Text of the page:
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commercial glazes and stains

updated sat 20 jan 07


Lili Krakowski on fri 19 jan 07

Dina: About commercial glazes and stains! Good grief! WHY should you
feel guilty? There are many excellent reasons for using them!

SPACE--many people do not have the space to store the gazillion ingredients
"doing glazes" requires. In my own (very small) studio I have about 36
feet of shelving just for glaze materials, plus some large garbage cans
outdoors for half a dozen more, plus a small shed with stuff....But I love
puttering with glaze, so for me mixing my own glazes is fun. Then, besides
storage, and space, there is the TIME it takes to do all this--including
the time consuming business of cleaning up.

Commercial stains are a great thing. The people who make them are extremely
precise, so what you buy as Cheese Mold Green today will be the same color
as Cheese Mold Green tomorrow. You can buy stains in small quantities to
suit your needs. And for some colors the stains are absolutely the best,
and --dare I say it?--the brightest. You must be sure to follow the
directions about what should/should not be in the glaze.

Now as to your guilt! There is, alas, a great deal of competitiveness, and
nee-ah, nee-ah, nee-ahing poisoning the clay world today. Some people just
love to try to inflate their importance by denigrating others. Oy! You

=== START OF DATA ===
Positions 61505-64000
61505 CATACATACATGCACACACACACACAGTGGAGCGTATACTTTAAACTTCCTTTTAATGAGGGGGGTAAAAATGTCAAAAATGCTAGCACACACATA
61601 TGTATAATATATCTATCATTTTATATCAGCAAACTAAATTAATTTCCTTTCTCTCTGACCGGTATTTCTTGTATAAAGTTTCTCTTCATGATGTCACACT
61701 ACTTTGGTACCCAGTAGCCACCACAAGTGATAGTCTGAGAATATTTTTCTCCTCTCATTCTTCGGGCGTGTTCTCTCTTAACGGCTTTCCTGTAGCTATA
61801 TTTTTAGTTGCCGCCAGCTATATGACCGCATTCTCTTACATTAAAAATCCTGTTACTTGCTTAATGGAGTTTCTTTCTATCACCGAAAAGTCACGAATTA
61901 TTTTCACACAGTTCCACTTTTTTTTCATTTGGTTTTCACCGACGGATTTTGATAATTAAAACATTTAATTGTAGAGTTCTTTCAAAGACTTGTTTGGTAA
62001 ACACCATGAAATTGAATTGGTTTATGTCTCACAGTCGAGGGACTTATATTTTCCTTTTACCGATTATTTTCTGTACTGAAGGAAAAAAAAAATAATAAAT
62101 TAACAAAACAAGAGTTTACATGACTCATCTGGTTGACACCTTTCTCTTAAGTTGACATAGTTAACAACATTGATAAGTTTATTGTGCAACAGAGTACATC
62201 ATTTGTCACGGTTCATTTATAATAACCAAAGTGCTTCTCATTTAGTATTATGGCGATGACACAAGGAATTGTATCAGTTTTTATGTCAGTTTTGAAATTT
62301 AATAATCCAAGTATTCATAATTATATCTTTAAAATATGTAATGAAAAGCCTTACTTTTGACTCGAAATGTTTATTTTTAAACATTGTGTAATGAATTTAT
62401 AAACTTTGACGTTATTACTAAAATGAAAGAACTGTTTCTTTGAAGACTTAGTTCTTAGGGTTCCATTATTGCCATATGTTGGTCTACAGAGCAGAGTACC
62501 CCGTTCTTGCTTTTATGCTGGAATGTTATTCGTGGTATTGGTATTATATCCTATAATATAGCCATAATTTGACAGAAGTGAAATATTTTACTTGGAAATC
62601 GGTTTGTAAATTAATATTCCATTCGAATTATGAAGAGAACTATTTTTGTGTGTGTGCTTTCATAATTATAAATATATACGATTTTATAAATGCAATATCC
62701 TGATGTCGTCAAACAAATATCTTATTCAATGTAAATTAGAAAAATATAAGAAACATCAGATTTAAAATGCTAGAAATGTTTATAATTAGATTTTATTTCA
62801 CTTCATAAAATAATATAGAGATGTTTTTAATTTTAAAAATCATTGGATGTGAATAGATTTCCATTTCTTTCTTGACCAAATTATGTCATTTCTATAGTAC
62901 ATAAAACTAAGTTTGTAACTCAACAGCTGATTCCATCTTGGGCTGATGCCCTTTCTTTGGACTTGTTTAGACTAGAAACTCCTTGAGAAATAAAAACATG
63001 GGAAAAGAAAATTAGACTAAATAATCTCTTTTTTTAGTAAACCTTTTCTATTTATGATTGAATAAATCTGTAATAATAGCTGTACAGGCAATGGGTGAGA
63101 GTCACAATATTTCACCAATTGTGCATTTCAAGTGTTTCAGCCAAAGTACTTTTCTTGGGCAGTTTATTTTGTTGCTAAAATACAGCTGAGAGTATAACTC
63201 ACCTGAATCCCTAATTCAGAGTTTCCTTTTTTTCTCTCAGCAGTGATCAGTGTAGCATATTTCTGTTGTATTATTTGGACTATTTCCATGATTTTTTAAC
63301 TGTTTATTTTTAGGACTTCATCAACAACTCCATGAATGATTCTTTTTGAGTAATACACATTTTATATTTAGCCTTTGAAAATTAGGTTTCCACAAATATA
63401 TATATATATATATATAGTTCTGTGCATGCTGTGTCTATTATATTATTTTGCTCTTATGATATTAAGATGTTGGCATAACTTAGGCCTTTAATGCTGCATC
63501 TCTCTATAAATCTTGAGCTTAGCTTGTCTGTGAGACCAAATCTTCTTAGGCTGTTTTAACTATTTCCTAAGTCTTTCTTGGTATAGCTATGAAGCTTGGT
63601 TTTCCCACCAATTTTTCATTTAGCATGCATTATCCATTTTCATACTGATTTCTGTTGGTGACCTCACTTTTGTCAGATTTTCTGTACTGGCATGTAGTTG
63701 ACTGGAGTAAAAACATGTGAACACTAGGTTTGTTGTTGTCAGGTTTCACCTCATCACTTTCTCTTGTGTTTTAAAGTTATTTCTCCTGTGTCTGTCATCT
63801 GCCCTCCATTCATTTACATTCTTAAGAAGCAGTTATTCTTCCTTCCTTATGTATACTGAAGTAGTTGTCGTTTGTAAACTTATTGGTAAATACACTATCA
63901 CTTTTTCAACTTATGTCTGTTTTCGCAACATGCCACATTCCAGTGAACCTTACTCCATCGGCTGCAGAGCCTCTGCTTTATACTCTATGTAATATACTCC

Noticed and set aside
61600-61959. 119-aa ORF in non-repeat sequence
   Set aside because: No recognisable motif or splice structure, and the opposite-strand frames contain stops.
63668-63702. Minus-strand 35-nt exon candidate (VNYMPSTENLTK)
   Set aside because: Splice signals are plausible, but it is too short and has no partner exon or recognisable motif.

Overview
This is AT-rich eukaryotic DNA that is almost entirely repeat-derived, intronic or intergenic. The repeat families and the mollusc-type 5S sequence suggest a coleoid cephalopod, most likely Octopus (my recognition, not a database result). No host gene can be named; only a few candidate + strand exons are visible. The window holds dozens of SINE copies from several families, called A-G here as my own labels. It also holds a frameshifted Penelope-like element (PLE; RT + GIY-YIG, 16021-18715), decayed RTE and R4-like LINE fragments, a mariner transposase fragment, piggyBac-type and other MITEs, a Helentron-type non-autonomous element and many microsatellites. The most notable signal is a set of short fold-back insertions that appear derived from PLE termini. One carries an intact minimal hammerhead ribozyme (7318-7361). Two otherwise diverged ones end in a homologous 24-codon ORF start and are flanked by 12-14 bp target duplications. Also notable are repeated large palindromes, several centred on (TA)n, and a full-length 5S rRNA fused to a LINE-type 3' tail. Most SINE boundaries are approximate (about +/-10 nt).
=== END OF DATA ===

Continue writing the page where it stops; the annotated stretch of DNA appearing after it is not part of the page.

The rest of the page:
shoulda seen the things, heard the things, said--in the US--some 30 years
ago about those of us who used electric kilns. Oy! you shoulda heard the
stuff said about those who fired below c.9-10! Now there is a good deal of
it about MFAs! By gum and golly--what won't they think of next?

So, Dina: What is there to feel guilty about? Using commercial glazes in no
more "cheating" than using an oxyprobe, a pyrometer--when the good old guys
did it all by observing the color of the kiln, and using draw-rings. Using
commercial glazes is no more "cheating" than using a slab roller or an
electric wheel, or any tool that the good old guys did not have, and which
makes our life easier....Like using commercially mixed clay bodies.

Focus on the work, focus on learning. Do what is best for YOU, what enables
YOU to do the work YOU want to do--and do it better every time you pick up a
lump of clay.

And, yes--you knew I would say this. DO learn about glaze, do read the
books, do learn how to calculate a formula. You do not need to mix glazes
to learn what the ingredients do and how they interact.

Lili Krakowski
Be of good courage